Bible · faith · Israel · life · Old Testament · religion

Genuine believers know when repentance is in order

God’s followers while on this Earth still have the potential of caving in to temptation to do evil things though they are saved. When temptation comes, how we handle it is a reflection on our level of maturity and our character.

Such was the case in the book of Ezra. When God blessed the Hebrews after their captivity to return to rebuild Jerusalem, many of them exercised their faith by leaving their lands of captivity and returning. However, as they were carrying out their mission to glorify God in the rebuilding, temptations came quickly. During the period when the city’s wall was being reconstructed, many men fell in lust over the pagan women of the land and married them.

Soon after Ezra’s arrival to Jerusalem, those who were upset by this sin of mixed marriages out of godly fear approached Ezra to make him aware of the situation. Ezra spent several hours in mourning over this sin and went into a prayer of intercessory repentance, asking God’s forgiveness (Ezra 9). In the next chapter, upon seeing how Ezra reacted to their sin, the people gathered around Ezra to show their sorrow over their sins to the point of weeping with him. Ezra’s prayers and weeping moved them to repent.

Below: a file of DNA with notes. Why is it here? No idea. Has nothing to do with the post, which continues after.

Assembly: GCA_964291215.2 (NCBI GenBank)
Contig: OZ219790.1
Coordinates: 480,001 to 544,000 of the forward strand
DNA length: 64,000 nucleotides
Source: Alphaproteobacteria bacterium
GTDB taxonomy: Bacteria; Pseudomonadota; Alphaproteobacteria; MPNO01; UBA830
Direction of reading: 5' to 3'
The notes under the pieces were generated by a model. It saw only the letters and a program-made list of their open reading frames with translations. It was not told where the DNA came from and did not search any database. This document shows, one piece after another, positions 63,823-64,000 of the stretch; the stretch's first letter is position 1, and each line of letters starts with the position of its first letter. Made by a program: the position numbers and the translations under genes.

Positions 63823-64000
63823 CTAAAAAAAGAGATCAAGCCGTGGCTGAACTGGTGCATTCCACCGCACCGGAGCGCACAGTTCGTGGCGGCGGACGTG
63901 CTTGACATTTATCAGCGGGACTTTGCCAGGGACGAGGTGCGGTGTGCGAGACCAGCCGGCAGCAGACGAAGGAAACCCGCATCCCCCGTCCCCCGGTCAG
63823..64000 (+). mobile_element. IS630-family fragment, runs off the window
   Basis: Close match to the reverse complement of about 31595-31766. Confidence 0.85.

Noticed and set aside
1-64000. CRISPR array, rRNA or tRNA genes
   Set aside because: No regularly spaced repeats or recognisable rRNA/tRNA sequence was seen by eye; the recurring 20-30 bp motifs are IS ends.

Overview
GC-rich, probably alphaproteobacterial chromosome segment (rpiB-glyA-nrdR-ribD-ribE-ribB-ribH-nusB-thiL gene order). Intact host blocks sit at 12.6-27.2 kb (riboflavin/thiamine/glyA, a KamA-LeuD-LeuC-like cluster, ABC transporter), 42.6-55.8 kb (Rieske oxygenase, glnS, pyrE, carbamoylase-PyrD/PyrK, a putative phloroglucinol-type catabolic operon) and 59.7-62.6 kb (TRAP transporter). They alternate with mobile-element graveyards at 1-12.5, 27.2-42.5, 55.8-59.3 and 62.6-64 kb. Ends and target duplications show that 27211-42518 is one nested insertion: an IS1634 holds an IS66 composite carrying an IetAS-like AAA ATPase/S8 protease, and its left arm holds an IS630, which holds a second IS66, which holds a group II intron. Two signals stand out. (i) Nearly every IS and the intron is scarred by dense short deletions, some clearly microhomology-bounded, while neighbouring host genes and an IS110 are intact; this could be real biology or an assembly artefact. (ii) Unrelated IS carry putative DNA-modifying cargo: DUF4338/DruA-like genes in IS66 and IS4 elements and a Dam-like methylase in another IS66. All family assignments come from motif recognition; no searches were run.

In the midst of weeping they came up with the solution to their sins and one of the men, Shechaniah, assured Ezra and the whole congregation, “…yet now there is hope in Israel concerning this thing.” Their hope was putting their repentance into action by divorcing their pagan wives and children and moving them out of Judah and Jerusalem. They knew what to do right away without Ezra dictating it to them. History shows they prospered as a nation for a while after this.

We can learn a lot from what happened here, namely:

  • When people of God fall to temptation, God will send a person or situation to confront them about it. This shows how much God cares about them and his desire to bless them.
  • If a believer is more spiritually mature (although they may lack some maturity in giving in to temptation), they are quick to acknowledge their sin without making excuses and then quick to repent.
  • They back up their repentance with godly action when necessary.
  • Godly sorrow for sin brings about hope that God will forgive and bless. Throughout the Bible, those who truly believed God looked forward to what life on Earth would bring in the future even if they had deep sorrow over sin. Those who resisted God, like King Saul and Judas Iscariot, sometimes even sorrowed without hope to the point of suicide.
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